Influencers are certainly not strangers to being respectfully called out when it comes to the attention of the ASA that they are not following the guidelines that are put in place by the ASA and the CAP Code to ensure that ads and promotions are correctly disclosed.

The ASA has introduced a new policy stating that it will be listing repeat rule-breakers on its website, with further sanctions to be considered if the problems continue.

Rupa Shah, founder of Hashtag Ad Consulting, is an expert in educating influencers as well as social and digital agencies on how to comply with the ASA and CAP guidelines. She explains why is it so important for the guidelines to be adhered to:

“It’s important for influencers to follow the rules because their value to brands is based on their close relationship with their followers; breaking the rules breaches that trust, particularly when it comes to non-disclosure, and it can irretrievably damage those relationships and result in loss of followers.

An influencer who appears inauthentic, has a cavalier attitude towards the rules and who drags a brand into the negative publicity that inevitably follows an ASA ruling, is simply not going to be an attractive partner in any future collaborations.”

Time to name and shame?

In an ideal world, influencers and social agencies that are required to adhere to advertising guidelines would do so with ease, clearly disclosing whether a post is paid or whether they are promoting a gifted product. But in instances where the rules are swerved or misunderstood, it is necessary to approach those who need to revisit the guidelines.

In many cases, those who are reported to have broken the guidelines are given warnings and opportunities to fix the issue, but for those who are repeatedly reported, public exposure can alert them to the severity of the issue.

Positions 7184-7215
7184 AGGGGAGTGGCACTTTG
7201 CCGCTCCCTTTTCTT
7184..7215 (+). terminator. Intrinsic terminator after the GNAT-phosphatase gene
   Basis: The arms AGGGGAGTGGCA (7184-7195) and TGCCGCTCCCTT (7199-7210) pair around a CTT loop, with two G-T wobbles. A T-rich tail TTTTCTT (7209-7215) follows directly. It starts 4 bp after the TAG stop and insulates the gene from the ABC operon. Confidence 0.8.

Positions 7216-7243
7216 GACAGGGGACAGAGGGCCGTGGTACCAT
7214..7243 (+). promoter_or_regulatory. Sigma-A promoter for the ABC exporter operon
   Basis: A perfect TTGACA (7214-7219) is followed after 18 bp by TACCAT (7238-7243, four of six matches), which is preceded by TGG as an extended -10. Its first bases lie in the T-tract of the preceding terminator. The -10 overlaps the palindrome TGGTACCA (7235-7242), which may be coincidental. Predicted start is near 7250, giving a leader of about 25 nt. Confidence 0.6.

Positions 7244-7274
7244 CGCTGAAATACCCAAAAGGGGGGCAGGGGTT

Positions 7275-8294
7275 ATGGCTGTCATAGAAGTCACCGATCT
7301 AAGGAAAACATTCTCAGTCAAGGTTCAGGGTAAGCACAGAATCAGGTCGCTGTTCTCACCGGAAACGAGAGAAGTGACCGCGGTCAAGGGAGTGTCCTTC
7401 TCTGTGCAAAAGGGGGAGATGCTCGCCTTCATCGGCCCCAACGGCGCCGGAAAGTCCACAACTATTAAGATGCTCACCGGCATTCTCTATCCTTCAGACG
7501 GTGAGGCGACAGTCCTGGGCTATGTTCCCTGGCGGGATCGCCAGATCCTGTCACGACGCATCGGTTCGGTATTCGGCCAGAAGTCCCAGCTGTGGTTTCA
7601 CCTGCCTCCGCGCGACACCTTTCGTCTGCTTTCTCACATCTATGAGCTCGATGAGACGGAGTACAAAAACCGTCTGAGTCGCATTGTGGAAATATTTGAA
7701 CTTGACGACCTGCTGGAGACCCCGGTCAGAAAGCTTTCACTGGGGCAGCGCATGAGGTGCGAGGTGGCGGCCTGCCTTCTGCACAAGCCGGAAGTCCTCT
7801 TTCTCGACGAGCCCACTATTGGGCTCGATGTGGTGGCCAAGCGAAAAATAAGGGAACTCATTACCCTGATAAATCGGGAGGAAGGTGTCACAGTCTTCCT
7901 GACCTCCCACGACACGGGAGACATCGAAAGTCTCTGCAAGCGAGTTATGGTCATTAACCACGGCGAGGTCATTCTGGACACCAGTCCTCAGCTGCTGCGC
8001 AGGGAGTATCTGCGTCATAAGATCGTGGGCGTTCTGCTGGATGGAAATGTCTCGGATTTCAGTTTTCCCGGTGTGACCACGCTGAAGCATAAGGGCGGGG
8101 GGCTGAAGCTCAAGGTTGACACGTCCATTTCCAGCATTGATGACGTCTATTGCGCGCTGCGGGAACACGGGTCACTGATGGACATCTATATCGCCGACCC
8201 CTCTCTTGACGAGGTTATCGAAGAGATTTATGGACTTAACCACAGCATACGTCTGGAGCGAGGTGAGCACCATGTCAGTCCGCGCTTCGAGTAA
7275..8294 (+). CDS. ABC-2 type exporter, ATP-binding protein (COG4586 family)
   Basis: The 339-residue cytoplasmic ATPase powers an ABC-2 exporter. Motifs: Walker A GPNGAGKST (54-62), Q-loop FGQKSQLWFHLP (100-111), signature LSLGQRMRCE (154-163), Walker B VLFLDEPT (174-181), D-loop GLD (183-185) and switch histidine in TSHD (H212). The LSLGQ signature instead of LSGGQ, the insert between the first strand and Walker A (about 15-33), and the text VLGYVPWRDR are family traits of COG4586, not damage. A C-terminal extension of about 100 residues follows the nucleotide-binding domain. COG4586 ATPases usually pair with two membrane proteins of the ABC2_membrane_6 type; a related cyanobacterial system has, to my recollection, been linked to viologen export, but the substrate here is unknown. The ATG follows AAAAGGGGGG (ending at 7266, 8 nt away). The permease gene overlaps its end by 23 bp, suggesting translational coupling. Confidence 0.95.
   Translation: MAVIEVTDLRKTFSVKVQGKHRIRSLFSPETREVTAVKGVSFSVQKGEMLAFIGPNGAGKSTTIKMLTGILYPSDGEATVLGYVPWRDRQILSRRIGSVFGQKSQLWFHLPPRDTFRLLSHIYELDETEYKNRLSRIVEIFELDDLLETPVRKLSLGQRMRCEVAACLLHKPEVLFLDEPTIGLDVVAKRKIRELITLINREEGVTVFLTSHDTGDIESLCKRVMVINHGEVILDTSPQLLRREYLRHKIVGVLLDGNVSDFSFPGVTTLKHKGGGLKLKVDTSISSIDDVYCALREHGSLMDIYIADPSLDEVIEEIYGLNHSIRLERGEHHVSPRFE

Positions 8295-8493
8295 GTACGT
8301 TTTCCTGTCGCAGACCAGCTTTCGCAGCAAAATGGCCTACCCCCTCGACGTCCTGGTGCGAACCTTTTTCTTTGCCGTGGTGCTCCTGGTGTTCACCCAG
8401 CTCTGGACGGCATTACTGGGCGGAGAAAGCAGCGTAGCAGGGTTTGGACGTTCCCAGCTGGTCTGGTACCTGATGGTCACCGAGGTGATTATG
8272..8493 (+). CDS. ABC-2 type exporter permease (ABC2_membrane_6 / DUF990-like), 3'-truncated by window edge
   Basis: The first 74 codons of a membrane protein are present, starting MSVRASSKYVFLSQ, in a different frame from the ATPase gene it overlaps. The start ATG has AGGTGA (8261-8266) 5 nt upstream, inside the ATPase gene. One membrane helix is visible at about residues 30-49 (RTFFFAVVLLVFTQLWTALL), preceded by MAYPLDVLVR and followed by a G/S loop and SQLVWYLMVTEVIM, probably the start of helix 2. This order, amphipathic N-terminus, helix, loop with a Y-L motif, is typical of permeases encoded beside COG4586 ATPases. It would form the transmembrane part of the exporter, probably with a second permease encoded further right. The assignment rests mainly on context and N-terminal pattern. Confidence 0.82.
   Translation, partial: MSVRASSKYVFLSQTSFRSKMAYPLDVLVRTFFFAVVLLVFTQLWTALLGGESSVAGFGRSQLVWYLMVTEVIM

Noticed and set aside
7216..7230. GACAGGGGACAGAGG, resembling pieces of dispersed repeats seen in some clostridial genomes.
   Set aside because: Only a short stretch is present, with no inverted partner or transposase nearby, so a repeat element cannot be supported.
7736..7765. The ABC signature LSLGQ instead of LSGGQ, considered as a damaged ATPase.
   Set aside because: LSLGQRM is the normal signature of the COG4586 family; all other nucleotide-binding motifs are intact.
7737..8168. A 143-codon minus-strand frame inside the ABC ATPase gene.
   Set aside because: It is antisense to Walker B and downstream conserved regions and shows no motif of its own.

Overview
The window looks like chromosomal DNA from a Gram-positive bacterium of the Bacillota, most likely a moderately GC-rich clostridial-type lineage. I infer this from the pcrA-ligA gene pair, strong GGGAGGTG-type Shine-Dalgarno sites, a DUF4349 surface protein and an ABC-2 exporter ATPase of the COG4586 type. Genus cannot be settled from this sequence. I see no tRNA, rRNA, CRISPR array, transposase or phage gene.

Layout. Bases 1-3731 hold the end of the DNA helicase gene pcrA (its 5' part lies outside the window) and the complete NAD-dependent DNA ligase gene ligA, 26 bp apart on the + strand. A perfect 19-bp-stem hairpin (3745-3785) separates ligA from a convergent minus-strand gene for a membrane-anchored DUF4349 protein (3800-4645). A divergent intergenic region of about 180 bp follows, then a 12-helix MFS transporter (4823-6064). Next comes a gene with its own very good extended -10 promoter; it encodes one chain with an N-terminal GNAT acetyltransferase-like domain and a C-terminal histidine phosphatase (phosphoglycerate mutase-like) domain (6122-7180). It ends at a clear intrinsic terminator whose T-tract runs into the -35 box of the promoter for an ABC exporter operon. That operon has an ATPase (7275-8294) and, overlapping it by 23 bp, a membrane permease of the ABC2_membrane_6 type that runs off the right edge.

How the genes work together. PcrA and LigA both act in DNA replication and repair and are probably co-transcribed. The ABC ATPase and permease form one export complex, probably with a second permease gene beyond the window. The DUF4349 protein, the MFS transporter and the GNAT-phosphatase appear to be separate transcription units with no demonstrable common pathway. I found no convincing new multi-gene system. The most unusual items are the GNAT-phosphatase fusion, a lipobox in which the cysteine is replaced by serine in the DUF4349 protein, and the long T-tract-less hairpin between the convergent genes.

Rupa says: “Naming and shaming is a well-established sanction that CAP has traditionally applied to brands who repeatedly breach the CAP Code. Although this influencer-specific page is a new development, it’s clear that using an optimised page to highlight repeat advertising offenders is effective.

From an industry perspective, it’s frustrating to see the same names appear constantly in this context but I have no objection to the ethics of this approach. These influencers repeatedly misled their followers and must be more transparent about their branded content. I feel the question is more about whether this will be an effective sanction and whether the industry as a whole deserves to be tarred by the inevitable media criticism.”

It is clear that despite rules being laid out clearly, and public naming and shaming being put in place for repeat offenders, there is still a lack of compliance amongst certain influencers. We will continue to follow the ways that the ASA and CAP approach sanctions for breaching of guidelines in the influencer industry, hoping that we will see a future of full compliance.

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